This just may take the cake in the selfie department. Nixie is a tiny drone that you wear on your wrist. When released, the drone flies around you shooting video, eventually returning back. Winner of Intel’s Make It Wearable contest, the Nixie wearable flying camera may just be a prototype at the moment, but with a powerful team and money behind them, you can expect to see it come to market soon.
Nixie is the first wearable and flyable camera that you carry on your wrist like a watch. A swiveling camera sits at the middle of four flexible bands, each with an extendable propeller. To launch the wearable drone, simply unfold the bands from beneath your wrist and Nixie is ready for takeoff.
Once aloft, the drone is designed to detect your presence and fly around you, pointing the camera at you in order to film your adventures. Nixie was built on Intel’s Edison wearables development system that gives it enough computing power to do things such as track you and avoid obstacles.
Check out the cool footage below that was captured on the Nixie prototype. Now let’s see how quickly these get banned in National Parks….
Researchers at Arizona State University with the help of DARPA are working on a new take on the science fiction-inspired jetpack. Unlike jetpacks of yesterday, this literally puts the wind at your back, enabling soldiers to run faster than ever before, sprinting at Olympic speeds.
“If you think of a Navy SEAL or an Army soldier that has to get in somewhere quick and do whatever they’ve gotta do, but maybe get out of there just as quickly, so these devices can really help soldiers to not only accomplish their goals and succeed in their missions, but potentially save human lives as well,” said ASU student Jason Kerestes.
Do you think steps like these will materialize in “future soldier” projects? And how much do you want a jetpack right this freakin’ minute, right?
The jetpack part of the larger ASU Research Matters project.
Aerogel must be one of the strangest supermaterials to ever exist. Ghostly and shimmering in appearance, it’s insanely light, incredibly strong, and an amazing thermal insulator. And its tricks look absolutely impossible when you see them up close.
Aerogel material—often referred to as frozen smoke, solid smoke, solid air or blue smoke—is actually, like all the best things, the result of a wager. It was first created by Samuel Stephens Kistler in 1931, after he bet Charles Learned that he could replace the liquid in a jelly with gas, without causing shrinkage. Turned out, he was right!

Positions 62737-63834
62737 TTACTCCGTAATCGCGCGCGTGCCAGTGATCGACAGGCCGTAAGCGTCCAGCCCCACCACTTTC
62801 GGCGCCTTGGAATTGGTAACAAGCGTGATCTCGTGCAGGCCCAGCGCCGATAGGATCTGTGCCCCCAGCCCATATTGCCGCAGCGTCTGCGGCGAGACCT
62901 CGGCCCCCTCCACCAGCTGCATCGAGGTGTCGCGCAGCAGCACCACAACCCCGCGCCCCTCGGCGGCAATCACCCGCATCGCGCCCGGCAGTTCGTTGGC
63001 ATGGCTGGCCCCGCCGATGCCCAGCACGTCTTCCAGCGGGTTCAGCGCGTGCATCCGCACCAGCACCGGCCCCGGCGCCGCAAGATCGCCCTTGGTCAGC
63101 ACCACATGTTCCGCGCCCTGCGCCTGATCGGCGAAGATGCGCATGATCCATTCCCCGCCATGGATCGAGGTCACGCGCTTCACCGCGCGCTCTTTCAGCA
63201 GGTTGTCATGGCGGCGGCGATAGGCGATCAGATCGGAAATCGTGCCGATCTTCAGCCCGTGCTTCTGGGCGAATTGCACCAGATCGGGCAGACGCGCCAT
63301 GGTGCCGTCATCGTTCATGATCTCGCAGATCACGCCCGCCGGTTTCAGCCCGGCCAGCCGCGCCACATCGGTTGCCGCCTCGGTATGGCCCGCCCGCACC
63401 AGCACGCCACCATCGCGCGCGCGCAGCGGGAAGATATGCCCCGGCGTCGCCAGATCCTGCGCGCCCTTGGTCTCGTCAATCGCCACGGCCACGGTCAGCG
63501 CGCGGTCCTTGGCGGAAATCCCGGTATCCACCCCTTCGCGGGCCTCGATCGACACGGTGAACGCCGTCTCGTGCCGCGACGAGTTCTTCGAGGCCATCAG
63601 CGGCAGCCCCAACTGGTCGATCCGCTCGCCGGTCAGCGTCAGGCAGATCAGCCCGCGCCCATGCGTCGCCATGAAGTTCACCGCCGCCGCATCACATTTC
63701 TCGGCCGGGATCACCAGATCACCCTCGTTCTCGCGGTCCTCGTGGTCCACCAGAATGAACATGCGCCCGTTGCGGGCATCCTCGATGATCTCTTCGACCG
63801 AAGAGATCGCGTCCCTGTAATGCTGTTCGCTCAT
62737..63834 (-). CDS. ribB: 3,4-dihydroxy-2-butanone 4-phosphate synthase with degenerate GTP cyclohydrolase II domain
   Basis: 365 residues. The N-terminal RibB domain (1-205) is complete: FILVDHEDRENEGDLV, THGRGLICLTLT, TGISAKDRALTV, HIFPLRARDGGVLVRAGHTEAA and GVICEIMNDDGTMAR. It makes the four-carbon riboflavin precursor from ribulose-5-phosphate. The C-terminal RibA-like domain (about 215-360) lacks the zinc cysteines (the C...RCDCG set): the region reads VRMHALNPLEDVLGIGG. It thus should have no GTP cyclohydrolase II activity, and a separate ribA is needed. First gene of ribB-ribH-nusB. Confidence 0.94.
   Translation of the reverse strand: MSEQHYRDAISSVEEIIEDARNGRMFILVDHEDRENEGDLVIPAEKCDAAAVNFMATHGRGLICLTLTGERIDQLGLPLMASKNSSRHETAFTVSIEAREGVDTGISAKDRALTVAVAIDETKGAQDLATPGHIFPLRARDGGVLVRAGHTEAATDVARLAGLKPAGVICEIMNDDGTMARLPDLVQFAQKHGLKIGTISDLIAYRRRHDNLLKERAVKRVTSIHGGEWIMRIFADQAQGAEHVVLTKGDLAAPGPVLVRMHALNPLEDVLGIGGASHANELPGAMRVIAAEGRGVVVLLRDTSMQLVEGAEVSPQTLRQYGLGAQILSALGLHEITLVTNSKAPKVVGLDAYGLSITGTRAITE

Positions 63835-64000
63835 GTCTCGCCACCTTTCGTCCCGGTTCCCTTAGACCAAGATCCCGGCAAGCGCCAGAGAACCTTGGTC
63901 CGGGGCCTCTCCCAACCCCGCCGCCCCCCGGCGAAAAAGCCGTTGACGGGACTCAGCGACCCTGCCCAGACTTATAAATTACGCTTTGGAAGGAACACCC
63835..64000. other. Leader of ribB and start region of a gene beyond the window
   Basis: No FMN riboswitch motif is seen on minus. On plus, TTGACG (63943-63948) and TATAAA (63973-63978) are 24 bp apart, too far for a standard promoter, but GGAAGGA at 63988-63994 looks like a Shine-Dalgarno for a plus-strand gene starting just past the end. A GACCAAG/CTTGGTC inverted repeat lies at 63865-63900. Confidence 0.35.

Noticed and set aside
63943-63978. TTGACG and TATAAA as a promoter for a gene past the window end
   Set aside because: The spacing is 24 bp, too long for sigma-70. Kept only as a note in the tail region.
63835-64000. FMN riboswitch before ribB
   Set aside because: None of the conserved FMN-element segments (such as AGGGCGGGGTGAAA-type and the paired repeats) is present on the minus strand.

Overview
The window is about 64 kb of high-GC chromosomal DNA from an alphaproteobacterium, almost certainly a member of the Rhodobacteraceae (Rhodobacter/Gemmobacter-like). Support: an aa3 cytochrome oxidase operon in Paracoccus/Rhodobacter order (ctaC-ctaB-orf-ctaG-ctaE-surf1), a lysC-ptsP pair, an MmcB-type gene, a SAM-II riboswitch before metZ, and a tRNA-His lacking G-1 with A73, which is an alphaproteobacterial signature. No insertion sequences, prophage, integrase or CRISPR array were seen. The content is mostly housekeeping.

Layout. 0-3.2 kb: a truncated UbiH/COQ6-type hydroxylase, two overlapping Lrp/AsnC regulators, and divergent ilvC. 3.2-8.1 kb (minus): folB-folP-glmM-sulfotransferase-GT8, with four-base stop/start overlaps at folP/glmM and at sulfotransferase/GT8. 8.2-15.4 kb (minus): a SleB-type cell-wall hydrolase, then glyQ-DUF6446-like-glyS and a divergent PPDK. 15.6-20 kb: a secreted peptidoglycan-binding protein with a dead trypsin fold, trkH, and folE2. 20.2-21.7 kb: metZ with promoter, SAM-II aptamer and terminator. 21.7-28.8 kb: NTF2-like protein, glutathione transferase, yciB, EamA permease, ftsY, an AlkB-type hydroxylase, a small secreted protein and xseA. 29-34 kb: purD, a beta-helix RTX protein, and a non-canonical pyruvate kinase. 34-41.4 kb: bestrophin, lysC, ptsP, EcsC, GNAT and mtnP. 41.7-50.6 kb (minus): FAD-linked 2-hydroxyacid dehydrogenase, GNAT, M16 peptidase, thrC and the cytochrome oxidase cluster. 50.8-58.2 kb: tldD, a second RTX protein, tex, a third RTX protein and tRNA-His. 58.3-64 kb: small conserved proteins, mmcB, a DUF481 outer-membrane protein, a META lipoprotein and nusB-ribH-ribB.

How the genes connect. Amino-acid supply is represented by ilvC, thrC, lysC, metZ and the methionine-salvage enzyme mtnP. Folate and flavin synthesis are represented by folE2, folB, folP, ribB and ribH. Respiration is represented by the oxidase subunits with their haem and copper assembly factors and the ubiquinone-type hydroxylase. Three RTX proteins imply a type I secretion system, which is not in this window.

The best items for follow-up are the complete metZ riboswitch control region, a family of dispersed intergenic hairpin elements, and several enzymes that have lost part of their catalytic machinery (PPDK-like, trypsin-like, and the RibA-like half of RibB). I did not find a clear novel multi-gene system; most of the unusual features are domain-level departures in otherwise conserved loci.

To produce an aerogel, you take a normal gel and then—very slowly and carefully—remove the liquid, leaving behind just the solid structure. That process varies depending on the gel in question, but invariably requires some complex chemistry to facilitate removal of the liquid bysupercritical drying, which carefully avoids the liquid-gas transition by using pressure and temperature variation to go from liquid to solid to gas instead. Otherwise, the evaporation process can destroy the structure. The result is a substance that looks like the original gel but feels like expanded polystyrene to the touch.
And the material properties! Oh, the material properties. Just look at what it can do.
All the trapped air in aerogel makes it a remarkable insulator. In fact, silicon aerogel has a thermal conductivity of about 0.03 W/mK in atmospheric pressure down to 0.004 W/mK in modest vacuum—values similar to those exhibited by air itself. Hold it to a flame, and you won’t notice much happen, either—silica aerogel doesn’t melt until it reaches upwards of 2,000 °F. No, really. Look.
It’s not all silica gel, though. Yes, graphene aerogel sounds like someone combined the twobuzziest of materials buzzwords—but the results are amazing. In fact, this graphene aerogel snatched the title of the world’s lightest material just a few of months ago—with a density lower than that of helium and just twice that of hydrogen at 0.16 mg/cm3. This stuff practically floats. (Incidentally, it’s got air inside, which means that it doesn’t.) The material was created using a new technique which involves freeze-drying solutions of carbon nanotubes and graphene to create a kind of carbon sponge. The resulting material is both strong and elastic, as well as incredibly light.